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Black Belt: Yr One Lessons

June marks my one year anniversary of being promoted to Black Belt. It has been one hell of a year. While I wasn’t interested in competing, that season may have completely passed for me, what I was focused on what being a better coach and instructor. I took on more of a leadership role at the academy, teaching various classes at both Gracie San Diego and Gracie La Mesa.

Some things I’ve learned over the course of this past year.

No Special Powers

None. No special powers were granted to me upon receiving my Black Belt. You’re still the same person you were before promotion.

No More Belt Promotions

I understand, the degrees will come but as a 41 year old Black Belt, this is probably the last belt I’ll be awarded. As strange as it may sound, it was a weird realization for me.

You’re Usually the Hammer

While you’re usually the hammer… you can still be the nail during any given round if you’re not careful. Additionally, it’s healthy to look forward to being the nail.

The Weight of Your Words

You’re words carry so much more weight than at any other belt. You can both motivate students out of their pitfalls or derail their confidence quite easily.

It’s important to weigh your words carefully.


I fell in love with studying outside of class. I found immense value in it, as it enriched the classes that I was teaching. Highly recommend doing it before Black Belt.

You’re Not Special

The formal aspects of being a Black Belt sometimes gives students the impression that you’re above them. During rolls they move out of your way and address you by a new title after you’ve been promoted.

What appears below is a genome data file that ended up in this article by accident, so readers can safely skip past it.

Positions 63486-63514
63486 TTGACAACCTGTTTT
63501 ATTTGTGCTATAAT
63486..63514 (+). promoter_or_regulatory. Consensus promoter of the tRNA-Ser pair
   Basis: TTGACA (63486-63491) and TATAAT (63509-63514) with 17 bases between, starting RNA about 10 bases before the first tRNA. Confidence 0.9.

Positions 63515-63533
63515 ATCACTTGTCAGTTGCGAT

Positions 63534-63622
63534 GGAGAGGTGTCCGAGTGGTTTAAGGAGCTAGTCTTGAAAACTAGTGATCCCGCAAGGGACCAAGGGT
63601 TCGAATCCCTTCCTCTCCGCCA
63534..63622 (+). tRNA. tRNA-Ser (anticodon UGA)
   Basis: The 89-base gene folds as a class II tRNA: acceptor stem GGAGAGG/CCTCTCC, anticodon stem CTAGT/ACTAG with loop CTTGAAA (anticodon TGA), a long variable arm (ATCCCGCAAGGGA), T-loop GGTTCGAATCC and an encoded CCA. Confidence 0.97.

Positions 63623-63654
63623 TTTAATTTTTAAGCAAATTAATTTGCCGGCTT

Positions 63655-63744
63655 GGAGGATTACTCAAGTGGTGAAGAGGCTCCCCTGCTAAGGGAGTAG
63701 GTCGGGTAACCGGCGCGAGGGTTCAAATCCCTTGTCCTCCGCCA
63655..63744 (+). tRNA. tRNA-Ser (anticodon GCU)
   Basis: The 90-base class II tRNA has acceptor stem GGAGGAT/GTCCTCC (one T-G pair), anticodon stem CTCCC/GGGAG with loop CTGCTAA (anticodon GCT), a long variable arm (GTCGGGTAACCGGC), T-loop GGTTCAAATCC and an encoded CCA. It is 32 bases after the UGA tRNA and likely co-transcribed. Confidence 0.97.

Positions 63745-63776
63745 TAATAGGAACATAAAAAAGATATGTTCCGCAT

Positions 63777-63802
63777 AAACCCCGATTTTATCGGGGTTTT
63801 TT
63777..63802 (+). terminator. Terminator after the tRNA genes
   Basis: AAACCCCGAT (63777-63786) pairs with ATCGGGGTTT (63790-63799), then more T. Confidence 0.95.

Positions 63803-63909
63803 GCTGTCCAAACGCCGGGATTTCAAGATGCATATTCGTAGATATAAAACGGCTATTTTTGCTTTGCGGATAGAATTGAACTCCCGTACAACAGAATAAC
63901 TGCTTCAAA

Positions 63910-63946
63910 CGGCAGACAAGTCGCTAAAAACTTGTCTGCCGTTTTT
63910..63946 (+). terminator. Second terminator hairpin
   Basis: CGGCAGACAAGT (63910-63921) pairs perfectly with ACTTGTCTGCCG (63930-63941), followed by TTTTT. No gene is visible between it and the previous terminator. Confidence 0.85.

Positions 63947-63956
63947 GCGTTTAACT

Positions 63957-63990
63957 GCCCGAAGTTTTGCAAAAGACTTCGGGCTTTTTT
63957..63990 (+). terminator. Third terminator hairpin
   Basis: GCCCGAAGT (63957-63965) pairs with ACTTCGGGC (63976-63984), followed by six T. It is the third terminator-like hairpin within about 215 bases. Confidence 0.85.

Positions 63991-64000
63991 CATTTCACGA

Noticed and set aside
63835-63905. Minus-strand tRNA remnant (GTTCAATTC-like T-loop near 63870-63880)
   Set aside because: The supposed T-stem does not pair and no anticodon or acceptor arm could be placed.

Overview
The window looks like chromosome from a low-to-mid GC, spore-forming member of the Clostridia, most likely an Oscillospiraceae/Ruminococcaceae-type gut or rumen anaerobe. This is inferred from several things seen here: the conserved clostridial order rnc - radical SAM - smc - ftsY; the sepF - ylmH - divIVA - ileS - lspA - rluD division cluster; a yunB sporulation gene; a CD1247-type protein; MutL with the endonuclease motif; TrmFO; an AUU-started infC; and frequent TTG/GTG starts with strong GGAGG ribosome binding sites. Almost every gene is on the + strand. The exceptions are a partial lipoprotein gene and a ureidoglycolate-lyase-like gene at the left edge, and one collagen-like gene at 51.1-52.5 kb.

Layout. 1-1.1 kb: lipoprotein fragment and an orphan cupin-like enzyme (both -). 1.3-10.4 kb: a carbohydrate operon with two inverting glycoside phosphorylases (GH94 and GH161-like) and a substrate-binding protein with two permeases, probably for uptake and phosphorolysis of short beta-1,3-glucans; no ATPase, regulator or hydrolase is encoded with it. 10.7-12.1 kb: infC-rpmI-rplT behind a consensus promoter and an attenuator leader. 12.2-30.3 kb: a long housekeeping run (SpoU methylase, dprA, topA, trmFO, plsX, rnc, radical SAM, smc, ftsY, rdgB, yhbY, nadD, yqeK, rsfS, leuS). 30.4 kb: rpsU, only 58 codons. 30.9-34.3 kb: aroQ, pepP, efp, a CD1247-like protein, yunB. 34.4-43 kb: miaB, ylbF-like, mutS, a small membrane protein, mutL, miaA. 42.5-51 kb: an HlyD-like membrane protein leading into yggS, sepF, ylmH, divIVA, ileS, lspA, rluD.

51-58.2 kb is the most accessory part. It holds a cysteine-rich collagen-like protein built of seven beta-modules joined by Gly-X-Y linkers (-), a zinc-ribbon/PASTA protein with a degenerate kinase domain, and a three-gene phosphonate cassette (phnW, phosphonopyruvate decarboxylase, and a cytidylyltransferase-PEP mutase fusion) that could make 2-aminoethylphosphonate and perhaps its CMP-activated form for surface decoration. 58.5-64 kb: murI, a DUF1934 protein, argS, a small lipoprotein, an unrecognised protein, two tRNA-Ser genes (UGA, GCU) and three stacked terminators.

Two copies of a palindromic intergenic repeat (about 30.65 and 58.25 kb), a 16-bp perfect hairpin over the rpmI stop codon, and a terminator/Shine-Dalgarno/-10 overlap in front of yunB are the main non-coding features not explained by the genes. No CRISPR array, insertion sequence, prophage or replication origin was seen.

Don’t let this go to your head.

I Don’t Know Everything

People expect Black Belts to know the art as a whole. Trust me, we don’t know everything and it’s perfectly fine to admit it. A few students have come to me with a question about a certain guard or sweep, I’m quite honest about not knowing and will then guiding them to who at the academy would know.

The Student

I found it more difficult to be a normal student. Most of my time was spent teaching and when I did show up to learn, often times I ended up being asked to teach an impromptu class of some kind.

The Role Model

Whether you want to be one or not, you’re a role model. Students are both listening to your words and watching how you conduct yourself. I’ve had students that I hadn’t previously spoken to, tell me that they began to emulate something that I was doing simply from watching me roll one random night.

Don’t forget what it was like coming up.

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